9. This court had occasion to consider the question of allowability of discount in the context of Section 2(h) of the Central Sales Tax Act and contrasted it with the provisions of the Tamil Nadu General Sales Tax Act in India Pistons Limited v. State of Tamil Nadu [1974] 33 S.T.C. 472. In that case under a bonus discount scheme, the assessee, a manufacturer of pistons used in automobiles, gave to its distributors, whose net purchases exceeded a target figure, a bonus discount called a rebate, which was not received in cash by them nor did it reduce the actual sale value of the goods already purchased by them. The rebate was, however, credited to the accounts of the distributors at the end of the year and treated as a reserve which the distributors could draw upon to make future purchases. The question was whether the amount of rebate allowed to the distributors could be deducted as cash discount under Section 2(h) of the Central Sales Tax Act. It was held that the rebate or bonus discount granted by the assessee did not directly or indirectly go to reduce the predetermined or prepaid sale price and that, therefore, it could not be taken to be in reduction of the actual sale price agreed or paid for the goods purchased earlier by the distributors. It was also pointed out that the issue of credit notes with the condition that they could be utilised for the purchase of the goods in future could not be treated as cash payments. In this decision, the decision of the Allahabad High Court [1970] 26 S.T.C. 171, already noticed has been followed.

10. In Orient Paper Mills Ltd. v. State of Orissa [1975] 35 S.T.C. 84, decided by the Orissa High Court, there is a discussion as to what is trade discount and what is cash discount. It was pointed out in that case that cash discount referred to in Section 2(h) of the Central Sales Tax Act, 1956, was different from the trade discount allowed by the assessee to the purchasers. As the trade discount was to be deducted from the catalogue price in accordance with the terms of the agreement and it was only thereafter that the consideration was to be fixed, the trade discount was not part of the sale price within the meaning of Section 2(h). In this decision, there are quotations from dictionaries and text books as to the distinction between 'trade discount' and 'cash discount'. It is unnecessary to go into the distinction between trade and cash discount as the present case is covered by the Central Sales Tax Act which mentions only cash discount. The only question is whether cash discount was allowed by the assessee to its purchasers. This decision of the Orissa High Court has been followed in Deputy Commissioner v. Advani Oerlikon (P.) Ltd. [1976] 37 S.T.C. 1.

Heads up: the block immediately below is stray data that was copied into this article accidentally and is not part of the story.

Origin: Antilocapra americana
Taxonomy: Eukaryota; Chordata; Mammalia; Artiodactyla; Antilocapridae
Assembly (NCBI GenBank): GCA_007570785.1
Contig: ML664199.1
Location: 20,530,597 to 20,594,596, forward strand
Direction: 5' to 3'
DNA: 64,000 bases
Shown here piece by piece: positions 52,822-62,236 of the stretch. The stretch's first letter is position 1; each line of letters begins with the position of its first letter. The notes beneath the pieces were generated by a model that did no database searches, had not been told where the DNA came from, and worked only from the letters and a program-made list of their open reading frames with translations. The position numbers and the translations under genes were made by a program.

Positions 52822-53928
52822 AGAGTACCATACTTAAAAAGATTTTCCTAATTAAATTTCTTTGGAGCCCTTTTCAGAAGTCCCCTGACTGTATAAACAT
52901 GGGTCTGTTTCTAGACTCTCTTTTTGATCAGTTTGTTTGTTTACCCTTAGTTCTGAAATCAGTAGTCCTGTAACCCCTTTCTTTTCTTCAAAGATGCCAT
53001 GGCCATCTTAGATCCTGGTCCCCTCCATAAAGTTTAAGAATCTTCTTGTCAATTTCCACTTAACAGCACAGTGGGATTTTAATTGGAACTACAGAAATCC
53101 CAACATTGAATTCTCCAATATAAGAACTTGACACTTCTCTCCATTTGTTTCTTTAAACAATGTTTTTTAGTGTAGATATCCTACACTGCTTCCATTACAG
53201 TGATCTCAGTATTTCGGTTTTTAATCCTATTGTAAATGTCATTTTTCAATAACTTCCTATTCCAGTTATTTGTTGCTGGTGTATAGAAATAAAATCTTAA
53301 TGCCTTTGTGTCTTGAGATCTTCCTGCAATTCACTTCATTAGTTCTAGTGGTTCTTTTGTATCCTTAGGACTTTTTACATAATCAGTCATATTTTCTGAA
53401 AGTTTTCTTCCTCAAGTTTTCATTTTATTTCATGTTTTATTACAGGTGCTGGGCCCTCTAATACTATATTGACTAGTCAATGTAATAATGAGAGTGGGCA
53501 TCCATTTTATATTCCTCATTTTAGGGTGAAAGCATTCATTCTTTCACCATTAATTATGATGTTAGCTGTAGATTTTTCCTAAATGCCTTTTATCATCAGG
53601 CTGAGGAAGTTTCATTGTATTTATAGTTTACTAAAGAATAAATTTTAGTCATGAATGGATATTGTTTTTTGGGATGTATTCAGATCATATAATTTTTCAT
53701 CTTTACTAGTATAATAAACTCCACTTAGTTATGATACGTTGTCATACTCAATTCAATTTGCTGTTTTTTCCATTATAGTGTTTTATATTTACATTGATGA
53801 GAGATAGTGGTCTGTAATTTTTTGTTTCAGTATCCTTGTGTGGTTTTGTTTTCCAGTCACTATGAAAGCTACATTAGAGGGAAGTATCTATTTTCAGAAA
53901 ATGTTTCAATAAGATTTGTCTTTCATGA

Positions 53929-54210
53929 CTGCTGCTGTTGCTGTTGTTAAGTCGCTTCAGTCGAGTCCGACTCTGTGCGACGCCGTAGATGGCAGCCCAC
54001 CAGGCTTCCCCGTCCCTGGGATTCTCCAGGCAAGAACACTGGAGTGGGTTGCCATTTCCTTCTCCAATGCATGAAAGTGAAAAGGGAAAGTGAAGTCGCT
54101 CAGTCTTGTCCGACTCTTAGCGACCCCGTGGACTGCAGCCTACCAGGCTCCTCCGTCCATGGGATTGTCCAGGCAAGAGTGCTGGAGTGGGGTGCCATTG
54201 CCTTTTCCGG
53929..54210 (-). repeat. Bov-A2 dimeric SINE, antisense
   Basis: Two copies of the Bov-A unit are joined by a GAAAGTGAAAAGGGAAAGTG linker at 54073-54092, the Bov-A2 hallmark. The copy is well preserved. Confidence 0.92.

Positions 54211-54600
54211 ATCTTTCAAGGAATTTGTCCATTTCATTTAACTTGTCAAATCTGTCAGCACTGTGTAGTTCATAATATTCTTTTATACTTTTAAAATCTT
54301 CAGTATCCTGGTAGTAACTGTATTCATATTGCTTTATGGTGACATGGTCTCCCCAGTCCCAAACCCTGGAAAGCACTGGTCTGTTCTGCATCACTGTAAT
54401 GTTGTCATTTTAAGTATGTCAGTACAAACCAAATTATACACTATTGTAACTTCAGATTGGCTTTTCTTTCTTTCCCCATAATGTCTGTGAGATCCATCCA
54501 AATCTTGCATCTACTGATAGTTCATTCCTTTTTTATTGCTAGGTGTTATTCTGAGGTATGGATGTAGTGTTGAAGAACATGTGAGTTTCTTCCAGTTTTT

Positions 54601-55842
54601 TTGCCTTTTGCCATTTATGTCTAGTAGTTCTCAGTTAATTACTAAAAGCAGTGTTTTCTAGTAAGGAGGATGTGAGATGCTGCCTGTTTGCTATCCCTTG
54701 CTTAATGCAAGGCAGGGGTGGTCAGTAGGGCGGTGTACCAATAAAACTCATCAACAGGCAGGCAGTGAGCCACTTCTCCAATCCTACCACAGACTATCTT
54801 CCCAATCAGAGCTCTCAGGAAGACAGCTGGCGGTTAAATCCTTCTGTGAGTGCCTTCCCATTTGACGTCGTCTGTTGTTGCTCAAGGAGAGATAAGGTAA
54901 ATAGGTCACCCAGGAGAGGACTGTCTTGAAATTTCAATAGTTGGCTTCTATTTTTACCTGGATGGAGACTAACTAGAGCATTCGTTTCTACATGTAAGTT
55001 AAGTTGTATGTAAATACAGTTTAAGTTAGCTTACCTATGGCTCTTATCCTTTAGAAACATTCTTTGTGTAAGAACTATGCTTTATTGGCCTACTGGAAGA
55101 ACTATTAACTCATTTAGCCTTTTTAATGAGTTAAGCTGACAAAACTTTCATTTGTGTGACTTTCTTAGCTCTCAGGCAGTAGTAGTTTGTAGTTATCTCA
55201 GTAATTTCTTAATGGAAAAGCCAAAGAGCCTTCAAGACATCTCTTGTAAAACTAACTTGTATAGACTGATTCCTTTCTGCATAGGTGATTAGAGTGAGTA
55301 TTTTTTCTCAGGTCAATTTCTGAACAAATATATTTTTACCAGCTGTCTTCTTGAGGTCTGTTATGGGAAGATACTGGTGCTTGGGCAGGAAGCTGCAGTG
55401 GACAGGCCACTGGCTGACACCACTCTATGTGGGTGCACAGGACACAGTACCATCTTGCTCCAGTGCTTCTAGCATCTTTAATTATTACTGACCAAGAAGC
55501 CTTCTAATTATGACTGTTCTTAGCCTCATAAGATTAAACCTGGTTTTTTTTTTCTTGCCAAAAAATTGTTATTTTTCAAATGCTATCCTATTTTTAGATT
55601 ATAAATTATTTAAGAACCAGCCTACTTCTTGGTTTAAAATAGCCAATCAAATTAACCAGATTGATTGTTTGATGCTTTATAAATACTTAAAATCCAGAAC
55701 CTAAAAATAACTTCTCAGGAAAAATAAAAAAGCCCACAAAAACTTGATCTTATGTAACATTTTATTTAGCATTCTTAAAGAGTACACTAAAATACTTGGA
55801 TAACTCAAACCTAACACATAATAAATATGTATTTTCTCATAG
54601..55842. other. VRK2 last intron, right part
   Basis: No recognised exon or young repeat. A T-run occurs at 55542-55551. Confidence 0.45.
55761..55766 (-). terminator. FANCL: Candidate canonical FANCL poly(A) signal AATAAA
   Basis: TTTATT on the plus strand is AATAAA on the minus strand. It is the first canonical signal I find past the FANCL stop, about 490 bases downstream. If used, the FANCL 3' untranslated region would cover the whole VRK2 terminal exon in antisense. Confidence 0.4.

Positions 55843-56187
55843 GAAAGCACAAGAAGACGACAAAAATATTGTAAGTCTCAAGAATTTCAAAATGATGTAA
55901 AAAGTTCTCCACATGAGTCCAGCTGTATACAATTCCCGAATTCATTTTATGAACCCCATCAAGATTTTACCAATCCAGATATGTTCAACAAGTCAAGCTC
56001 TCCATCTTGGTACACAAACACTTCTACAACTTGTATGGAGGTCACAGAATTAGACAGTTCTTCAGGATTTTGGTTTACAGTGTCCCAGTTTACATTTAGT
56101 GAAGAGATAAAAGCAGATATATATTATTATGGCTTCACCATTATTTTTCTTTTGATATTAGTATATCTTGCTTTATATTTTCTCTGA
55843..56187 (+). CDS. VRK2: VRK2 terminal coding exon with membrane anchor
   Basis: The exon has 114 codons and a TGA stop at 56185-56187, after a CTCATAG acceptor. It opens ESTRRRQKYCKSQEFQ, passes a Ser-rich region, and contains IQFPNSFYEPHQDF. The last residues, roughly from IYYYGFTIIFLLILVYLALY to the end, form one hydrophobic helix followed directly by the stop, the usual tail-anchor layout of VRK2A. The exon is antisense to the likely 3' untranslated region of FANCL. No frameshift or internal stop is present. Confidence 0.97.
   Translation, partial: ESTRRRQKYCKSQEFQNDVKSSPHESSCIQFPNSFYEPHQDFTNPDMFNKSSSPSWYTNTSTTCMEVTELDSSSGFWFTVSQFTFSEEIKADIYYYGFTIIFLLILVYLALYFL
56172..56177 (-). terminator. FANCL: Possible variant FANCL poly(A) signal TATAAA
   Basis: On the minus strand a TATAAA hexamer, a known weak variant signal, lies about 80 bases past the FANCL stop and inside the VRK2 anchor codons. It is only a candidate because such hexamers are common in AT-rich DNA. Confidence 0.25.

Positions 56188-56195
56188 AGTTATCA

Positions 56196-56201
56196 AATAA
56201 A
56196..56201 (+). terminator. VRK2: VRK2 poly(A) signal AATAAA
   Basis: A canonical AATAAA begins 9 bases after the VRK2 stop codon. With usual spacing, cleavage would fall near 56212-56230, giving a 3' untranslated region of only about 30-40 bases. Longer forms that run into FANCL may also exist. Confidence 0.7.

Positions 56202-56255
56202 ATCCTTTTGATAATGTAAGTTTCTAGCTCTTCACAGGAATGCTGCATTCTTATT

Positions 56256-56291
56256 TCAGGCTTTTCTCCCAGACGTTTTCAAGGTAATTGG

11. The result of the decisions so far considered is to show that cash discount alone is allowable as deduction and that it could be given either simultaneously with the preparation of the sale bill or subsequently and that the motive for granting such a discount is immaterial. In the present case though the amount has been shown as rebate, still it is only in the nature of a cash discount. In the correspondence that passed between the assessee and its purchasers, the purchasers have noted that refund of 50 paise per liner would be given on receipt of import licence. It is unnecessary to go into the question whether it is a case of rebate, as we consider that it comes within the scope of cash discount provided in the section. The only point to be further considered is whether it is in accordance with the practice normally followed in the trade. The learned counsel for the assessee pointed out that this practice has been there for the earlier four years and that it had been allowed as a deduction by the sales tax authorities in those years. We understand that the assessee is the only manufacturer of this kind of polythene liner and is selling it to several tobacco manufacturers. In the circumstances, we are satisfied that there is a practice in giving this kind of cash discount. We consider that this amount is allowable as a deduction on the ground that it is a cash discount though it does form part of the price. The result is that the order of the Tribunal is sustained though on grounds different from those given by it. The assessee will be entitled to its costs. Counsel's fee Rs. 250.